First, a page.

The effect of mirrors on women's state body image responses to yoga


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Abstract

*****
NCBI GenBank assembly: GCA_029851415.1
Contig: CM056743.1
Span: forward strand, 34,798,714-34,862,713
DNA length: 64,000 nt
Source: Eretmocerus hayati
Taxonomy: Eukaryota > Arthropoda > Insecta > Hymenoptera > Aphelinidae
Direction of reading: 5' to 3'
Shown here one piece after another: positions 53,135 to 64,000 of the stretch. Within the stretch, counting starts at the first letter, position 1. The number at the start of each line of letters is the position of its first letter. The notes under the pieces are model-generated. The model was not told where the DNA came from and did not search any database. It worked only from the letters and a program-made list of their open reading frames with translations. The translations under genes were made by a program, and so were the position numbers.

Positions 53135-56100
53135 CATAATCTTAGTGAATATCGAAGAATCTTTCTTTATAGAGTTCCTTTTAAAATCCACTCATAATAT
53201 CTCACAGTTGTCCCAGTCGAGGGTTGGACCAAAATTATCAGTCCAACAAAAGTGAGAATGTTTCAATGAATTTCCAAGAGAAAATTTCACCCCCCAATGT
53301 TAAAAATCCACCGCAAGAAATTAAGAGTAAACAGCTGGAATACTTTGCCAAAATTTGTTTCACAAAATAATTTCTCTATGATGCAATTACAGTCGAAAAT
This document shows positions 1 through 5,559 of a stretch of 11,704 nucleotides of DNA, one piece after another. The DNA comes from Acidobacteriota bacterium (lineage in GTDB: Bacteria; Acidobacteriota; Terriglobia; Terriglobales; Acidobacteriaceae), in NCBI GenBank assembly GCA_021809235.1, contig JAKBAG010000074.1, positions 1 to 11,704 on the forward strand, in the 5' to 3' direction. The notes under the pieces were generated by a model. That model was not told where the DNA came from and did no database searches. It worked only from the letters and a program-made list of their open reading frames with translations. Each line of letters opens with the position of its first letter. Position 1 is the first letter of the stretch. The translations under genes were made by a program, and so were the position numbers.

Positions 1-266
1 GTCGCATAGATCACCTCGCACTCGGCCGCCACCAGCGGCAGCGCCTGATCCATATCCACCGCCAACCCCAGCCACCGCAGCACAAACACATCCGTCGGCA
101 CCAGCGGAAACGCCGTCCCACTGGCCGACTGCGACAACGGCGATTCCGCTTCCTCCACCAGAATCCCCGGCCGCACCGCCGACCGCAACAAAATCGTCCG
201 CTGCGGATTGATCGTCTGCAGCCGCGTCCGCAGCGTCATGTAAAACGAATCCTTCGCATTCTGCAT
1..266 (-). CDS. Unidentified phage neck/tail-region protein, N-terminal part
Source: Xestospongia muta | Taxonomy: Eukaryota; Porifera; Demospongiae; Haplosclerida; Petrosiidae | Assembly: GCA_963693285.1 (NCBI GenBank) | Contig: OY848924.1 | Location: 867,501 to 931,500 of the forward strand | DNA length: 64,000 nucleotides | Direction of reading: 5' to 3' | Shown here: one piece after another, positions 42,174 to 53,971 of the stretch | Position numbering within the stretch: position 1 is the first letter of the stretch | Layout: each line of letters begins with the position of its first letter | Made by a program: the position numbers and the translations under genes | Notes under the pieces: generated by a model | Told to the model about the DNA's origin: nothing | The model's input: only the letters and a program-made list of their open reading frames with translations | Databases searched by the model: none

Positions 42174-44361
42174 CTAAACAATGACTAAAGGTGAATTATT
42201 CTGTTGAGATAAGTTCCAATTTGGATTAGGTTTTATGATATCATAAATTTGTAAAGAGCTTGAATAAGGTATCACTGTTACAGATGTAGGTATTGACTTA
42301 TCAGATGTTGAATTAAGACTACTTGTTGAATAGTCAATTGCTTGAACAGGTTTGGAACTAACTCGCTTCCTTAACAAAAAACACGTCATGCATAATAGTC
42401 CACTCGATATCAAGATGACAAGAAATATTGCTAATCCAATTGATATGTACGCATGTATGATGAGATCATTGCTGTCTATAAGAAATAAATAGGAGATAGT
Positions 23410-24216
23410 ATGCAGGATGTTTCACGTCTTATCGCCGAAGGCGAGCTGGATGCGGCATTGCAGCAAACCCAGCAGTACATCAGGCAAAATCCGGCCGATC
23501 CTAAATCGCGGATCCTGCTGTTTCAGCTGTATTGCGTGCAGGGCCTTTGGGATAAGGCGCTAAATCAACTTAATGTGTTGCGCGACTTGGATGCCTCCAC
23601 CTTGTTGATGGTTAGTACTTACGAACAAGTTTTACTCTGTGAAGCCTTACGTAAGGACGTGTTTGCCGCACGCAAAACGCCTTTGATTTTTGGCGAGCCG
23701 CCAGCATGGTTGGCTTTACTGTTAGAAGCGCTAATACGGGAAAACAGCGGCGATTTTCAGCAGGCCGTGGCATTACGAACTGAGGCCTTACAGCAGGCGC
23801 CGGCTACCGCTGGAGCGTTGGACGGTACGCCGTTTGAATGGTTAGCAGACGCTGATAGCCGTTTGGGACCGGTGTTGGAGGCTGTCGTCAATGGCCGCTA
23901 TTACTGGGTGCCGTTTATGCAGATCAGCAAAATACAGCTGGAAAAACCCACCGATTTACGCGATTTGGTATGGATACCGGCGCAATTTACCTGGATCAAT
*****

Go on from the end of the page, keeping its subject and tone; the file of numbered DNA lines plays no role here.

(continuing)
Objectives:Yoga is a promising strategy for promoting positive body image. However, certain physical environmental factors, such as mirrors, might undermine yoga's benefits. The present study examined the effect of mirrors on women's state body image and appearance comparisons during yoga.Design:Randomized experimental design.Method:Ninety-seven college-aged females were randomly assigned to a 60-min group yoga class in either a mirrored or non-mirrored setting. Surveys were completed prior to and immediately after class.Results:As hypothesized, the mirrored condition reported significantly higher state social physique anxiety and appearance comparisons after yoga than the non-mirrored condition. Mediator analysis indicated that within the mirrored condition, participants who engaged in more appearance comparisons reported higher state social physique anxiety than participants who engaged in fewer comparisons. There were no between-group differences on state body satisfaction and self-objectification.Conclusions:In the presence of mirrors, young women who reported engaging in more appearance comparisons during yoga reported higher social physique anxiety than women who engaged in fewer comparisons. Participants were perhaps using the mirrors as a tool for comparison, which assists learning yoga poses, but can also impact body image. Additional research examining the longer-term effects of regularly practicing yoga with mirrors is merited.HighlightsYoung women took part in a yoga class with either mirrors or no mirrors.Both conditions reported improved state body image after a yoga session.Social physique anxiety was higher in the mirrored than in the non-mirrored condition.Participants engaged in more appearance comparisons in the mirrored condition.Appearance comparisons mediated the effect of mirrors on social physique anxiety.

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